Harsh. But it’s reality. Waiting until the car is in park isn’t as painful as one might think.

Five Fingers… For Your Toes?

Photo by Jasmine Whittington ’11, Staff Writer
Interview by Stephanie Dorn ’11, Staff Writer

Vibram FiveFingers: A new trend of shoe has sparked the interest of students and teachers, including Kyle Martin from the class of 2011. When interviewed, Martin seemed to have nothing but positive feedback on his new choice of shoes.

Q: What made you want to buy the FiveFingers shoes?
A: I saw people wearing them and thought they looked cool and comfortable.

Q: How do they feel?
A: I like the fact that they let my feet breathe. Because of that, they are going to be good in the summertime. They are comfortable too.

Q: Do you have any concerns about them?
A: I am a little worried about the wear and tear because I like to wear them to work, but so far they have held up quite well.

Q: Are they waterproof?
A: They aren’t made to be for the water, but getting them wet won’t hurt anything. They dry really quickly.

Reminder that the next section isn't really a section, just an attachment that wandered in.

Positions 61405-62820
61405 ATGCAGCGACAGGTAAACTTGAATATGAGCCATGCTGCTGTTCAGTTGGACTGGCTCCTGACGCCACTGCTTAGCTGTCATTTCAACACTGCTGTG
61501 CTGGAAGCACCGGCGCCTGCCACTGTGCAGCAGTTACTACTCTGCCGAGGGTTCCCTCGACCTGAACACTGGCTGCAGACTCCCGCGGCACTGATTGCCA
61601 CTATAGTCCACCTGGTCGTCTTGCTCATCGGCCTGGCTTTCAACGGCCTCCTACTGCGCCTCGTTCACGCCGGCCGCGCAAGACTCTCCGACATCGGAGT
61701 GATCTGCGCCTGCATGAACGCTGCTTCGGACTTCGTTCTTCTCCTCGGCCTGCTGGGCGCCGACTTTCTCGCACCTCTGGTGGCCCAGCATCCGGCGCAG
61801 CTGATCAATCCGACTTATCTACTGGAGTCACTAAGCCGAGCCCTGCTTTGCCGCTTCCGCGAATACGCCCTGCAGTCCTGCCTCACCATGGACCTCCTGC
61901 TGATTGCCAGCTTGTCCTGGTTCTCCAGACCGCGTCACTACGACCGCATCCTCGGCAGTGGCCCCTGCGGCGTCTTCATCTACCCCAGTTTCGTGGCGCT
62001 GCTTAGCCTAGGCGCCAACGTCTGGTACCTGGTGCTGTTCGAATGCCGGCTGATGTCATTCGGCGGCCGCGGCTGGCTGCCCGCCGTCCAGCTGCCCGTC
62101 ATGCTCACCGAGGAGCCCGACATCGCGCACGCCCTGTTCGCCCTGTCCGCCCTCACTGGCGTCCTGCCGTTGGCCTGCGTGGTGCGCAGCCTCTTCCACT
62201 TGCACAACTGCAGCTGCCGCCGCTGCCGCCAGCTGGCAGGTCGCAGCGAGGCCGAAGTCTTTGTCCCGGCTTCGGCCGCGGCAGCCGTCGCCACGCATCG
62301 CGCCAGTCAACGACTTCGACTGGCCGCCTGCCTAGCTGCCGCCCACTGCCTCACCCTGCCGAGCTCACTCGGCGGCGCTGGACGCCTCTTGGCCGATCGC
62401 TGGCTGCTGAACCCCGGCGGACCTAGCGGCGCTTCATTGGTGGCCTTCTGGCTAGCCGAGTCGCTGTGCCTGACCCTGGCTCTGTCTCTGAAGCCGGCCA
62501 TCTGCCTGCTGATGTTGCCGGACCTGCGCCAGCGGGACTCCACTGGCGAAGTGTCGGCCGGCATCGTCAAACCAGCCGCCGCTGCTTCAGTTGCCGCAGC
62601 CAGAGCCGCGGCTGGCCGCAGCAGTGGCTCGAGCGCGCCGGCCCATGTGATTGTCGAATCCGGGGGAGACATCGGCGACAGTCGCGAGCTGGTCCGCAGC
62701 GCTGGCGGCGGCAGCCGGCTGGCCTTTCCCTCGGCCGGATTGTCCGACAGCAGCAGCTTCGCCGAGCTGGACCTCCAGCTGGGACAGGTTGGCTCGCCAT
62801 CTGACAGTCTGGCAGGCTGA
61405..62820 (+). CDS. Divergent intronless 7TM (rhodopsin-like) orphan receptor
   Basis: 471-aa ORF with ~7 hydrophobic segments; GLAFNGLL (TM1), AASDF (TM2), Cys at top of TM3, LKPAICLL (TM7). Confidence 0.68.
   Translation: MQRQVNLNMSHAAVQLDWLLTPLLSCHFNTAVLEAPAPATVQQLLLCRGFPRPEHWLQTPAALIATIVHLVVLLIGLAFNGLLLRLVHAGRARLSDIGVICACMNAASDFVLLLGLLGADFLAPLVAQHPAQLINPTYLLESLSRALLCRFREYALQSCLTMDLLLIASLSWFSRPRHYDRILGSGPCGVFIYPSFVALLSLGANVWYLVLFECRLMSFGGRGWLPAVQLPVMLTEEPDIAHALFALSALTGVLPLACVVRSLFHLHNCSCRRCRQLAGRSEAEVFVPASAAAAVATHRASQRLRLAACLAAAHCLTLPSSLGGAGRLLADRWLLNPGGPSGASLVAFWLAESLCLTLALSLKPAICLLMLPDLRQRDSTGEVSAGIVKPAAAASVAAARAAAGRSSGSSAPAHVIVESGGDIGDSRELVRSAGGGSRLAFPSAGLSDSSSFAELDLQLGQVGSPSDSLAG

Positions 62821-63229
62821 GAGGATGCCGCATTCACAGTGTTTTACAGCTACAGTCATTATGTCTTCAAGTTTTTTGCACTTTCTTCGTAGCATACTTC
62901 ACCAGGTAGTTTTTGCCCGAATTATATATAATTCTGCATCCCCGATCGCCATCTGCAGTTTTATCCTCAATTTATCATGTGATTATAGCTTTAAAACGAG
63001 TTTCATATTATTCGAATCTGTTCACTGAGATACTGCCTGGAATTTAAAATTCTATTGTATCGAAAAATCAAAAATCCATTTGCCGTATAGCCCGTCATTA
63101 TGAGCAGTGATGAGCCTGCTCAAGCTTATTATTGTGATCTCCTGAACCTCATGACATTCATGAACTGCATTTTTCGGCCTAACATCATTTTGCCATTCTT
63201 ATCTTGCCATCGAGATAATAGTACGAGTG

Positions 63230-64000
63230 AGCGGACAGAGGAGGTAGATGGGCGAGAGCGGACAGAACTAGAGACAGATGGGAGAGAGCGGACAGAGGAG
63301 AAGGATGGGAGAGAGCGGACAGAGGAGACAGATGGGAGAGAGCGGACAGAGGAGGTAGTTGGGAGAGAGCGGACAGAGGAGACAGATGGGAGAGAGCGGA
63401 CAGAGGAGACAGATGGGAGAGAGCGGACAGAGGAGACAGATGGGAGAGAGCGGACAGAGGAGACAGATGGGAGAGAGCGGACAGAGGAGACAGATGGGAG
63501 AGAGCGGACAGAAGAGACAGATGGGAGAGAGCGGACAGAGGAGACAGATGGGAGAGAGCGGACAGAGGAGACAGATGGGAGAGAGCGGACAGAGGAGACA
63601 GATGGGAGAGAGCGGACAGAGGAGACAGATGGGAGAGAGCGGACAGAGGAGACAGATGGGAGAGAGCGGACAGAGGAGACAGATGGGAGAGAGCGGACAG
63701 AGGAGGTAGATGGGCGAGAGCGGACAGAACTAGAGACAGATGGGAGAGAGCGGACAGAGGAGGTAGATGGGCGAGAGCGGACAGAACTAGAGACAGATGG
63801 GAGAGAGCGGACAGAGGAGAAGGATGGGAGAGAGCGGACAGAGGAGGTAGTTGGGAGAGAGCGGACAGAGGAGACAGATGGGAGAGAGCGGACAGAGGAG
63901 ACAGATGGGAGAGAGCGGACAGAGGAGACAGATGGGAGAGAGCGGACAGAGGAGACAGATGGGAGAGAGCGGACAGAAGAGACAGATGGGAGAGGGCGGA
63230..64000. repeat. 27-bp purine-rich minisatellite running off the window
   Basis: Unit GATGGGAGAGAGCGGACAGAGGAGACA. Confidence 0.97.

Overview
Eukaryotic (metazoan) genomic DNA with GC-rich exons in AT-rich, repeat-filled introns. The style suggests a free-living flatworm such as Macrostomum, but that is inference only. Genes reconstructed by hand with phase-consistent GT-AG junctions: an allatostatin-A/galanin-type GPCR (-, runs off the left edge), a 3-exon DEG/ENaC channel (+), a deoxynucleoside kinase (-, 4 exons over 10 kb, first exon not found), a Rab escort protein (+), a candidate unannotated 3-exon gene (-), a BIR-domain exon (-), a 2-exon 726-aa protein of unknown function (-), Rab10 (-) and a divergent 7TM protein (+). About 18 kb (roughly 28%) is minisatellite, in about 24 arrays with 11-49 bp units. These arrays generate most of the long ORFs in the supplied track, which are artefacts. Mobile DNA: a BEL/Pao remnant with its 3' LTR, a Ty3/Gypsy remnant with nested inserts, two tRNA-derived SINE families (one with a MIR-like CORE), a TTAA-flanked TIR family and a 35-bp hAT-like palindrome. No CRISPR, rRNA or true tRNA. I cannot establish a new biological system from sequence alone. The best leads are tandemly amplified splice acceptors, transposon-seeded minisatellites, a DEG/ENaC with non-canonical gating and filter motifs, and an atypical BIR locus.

If You Care DON’T Share

Sharing make up can lead to diseases such as Staph and Herpes

Jasmine Whittington ‘11
Staff Writer

Ladies, it’s cool to share with friends your secrets, clothes, and gossip, but keep your make-up to yourself. Sharing, and exchanging makeup is like openly sharing and exchanging germs, viruses, and diseases.
When sharing eyeliner, you run the risk of catching common eye diseases. I’m sure every one has heard of “pink eye,” but its medical term is conjunctivitis. It is a bacteria as well as a virus and is highly contagious. Conjunctivitis can be spread by direct contact with an infected area or contact with an object that has touched the infected area, according to

It is very common for a girl to visit a makeup store such as Mac or Sephora and try on the testers. For prom, girls go to different make-up companies to get a make-overs. According to, one study found bacteria such as MRSA (staph), strep (strep throat), and E. Coli in department store testers. Viruses and bacteria live in warm damp places. So make-up boxes, foundation containers, and lip gloss containers fit the requirements perfectly.
Lets say a close friend of yours recently got a minor paper cut on her index finger. She asks to use your lip gloss and you agree. You, trying to use a little precaution, squirt out some of the gloss onto her finger tip so she does not directly put her lips on the applicator. Little do you know, the same finger she used to scrape the gloss off the applicator is the same finger she had the cut on.